QuestionHow could Google improve the ethics of their operations whilst meeting their objectives and ensuring good employee/employer relationship?
AnswerGoogle could employ numerous mechanisms to improve their ethics of operation while meeting objectives and ensuring good employee/employer relationships. Lee (2016) points out that Google’s motto, ‘Don’t be evil’ helped shape many of the company’s structures and values, as well as the market and employee perceptions about the company’s commitment to ethical practices. Although it was revised in 2004, the motto still bore considerable influence on Google’s approach to ethics and the market perceptions (Lee, 2016). However, in the face of the many concerns over the unethical practices in the company, and especially, after Google’s change of user tracking regulations in 2012 (Edelman, 2015), the motto completely lost its value (Lee, 2016). Presently, Google lacks a motto that directs its employees and the market to its commitment to ethical practices. As suggested by Pathak & Sharma (2016), a company motto influences almost all aspects of businesses including the employee performance. Accordingly, one of the most effective ways of improving Google’s operations ethics while meeting objectives and ensuring good employee/employer relationship is developing a company motto that directs the workforce to ethical practices. Equally, while Google has been involved practices aimed at improving their employee conditions, for instance, covering the special tax cuts for gay and lesbian employees and increasing female recruitment opportunities (Phelps, 2016), other more pertinent ethical issues remain unaddressed. One of the areas is the pay gap between the company’s female and male employees, in which for the same job title the gap ranges between $5000 to $20000 (Bishop, 2016). Accordingly, to improve the ethics of Google’s operations while meeting objectives and ensuring good employee/employer relationship, there is a need for the company to address the huge gender pay gap and develop programmes that promote equal pay and more female representation.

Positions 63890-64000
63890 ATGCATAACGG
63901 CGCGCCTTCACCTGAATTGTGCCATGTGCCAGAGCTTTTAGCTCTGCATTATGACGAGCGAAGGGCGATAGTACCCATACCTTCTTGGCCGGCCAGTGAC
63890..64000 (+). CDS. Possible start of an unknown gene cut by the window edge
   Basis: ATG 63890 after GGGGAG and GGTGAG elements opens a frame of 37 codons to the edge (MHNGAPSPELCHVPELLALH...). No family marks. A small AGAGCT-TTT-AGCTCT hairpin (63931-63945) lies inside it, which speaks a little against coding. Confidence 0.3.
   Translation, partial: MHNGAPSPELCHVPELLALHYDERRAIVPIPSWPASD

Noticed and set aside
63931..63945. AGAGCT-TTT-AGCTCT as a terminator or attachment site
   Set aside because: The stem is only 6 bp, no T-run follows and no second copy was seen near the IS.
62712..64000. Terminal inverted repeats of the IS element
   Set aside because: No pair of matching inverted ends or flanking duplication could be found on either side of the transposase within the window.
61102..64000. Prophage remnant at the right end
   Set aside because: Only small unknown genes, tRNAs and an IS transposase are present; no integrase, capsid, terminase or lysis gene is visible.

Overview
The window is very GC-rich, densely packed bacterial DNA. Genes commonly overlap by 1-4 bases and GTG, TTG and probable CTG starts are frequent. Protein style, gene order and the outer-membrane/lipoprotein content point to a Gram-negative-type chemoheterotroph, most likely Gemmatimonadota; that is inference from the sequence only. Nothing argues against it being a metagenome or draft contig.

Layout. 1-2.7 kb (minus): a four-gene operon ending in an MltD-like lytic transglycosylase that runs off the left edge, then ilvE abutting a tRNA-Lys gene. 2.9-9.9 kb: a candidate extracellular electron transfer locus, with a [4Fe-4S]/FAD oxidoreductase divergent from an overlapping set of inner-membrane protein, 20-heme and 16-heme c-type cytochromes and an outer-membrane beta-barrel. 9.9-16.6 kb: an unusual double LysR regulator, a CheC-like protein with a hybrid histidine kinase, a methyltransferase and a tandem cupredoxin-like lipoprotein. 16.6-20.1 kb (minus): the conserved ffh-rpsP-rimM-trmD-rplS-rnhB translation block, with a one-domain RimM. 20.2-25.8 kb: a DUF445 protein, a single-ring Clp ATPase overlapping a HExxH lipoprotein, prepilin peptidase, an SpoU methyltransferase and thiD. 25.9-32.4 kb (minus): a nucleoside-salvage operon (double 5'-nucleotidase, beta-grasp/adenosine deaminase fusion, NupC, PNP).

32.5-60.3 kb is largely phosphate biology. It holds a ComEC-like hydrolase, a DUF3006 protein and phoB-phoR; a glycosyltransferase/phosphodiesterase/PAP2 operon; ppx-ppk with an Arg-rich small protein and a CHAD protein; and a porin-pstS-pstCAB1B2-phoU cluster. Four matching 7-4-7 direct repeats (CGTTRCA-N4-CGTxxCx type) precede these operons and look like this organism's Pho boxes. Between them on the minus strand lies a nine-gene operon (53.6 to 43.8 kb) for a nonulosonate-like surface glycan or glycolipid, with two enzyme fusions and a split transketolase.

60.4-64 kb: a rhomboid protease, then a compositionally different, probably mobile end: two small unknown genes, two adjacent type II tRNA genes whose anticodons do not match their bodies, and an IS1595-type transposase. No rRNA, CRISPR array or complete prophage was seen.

ReferencesBishop, T. (2016). Stats: This is the gender pay gap at Microsoft, Google, Facebook and other tech companies. [online] GeekWire. Available at: http://www.geekwire.com/2014/stats-gender-pay-gap-microsoft-google-facebook-tech-companies/ [Accessed 24 Nov. 2016]. Edelman, B. (2015). Does Google leverage market power through tying and bundling?. Journal of Competition Law and Economics, 11(2), 365-400. Lee, N. (2016). To Google or Not to Google. In Google It (pp. 3-52). Springer New York. Pathak, R., & Sharma, M. (2016). Employee Sovereignty:“More You Own The More you Perform”. International Journal of Management, IT and Engineering, 6(2), 193-203. Phelps, S. (2016). Learning From Google: 15 Ways To Drive Employee Engagement - Purple Goldfish -. [online] Purple Goldfish. Available at: http://purplegoldfish.com/learning-green-goldfish-google-15-ways-drive-employee-engagement/ [Accessed 24 Nov. 2016].
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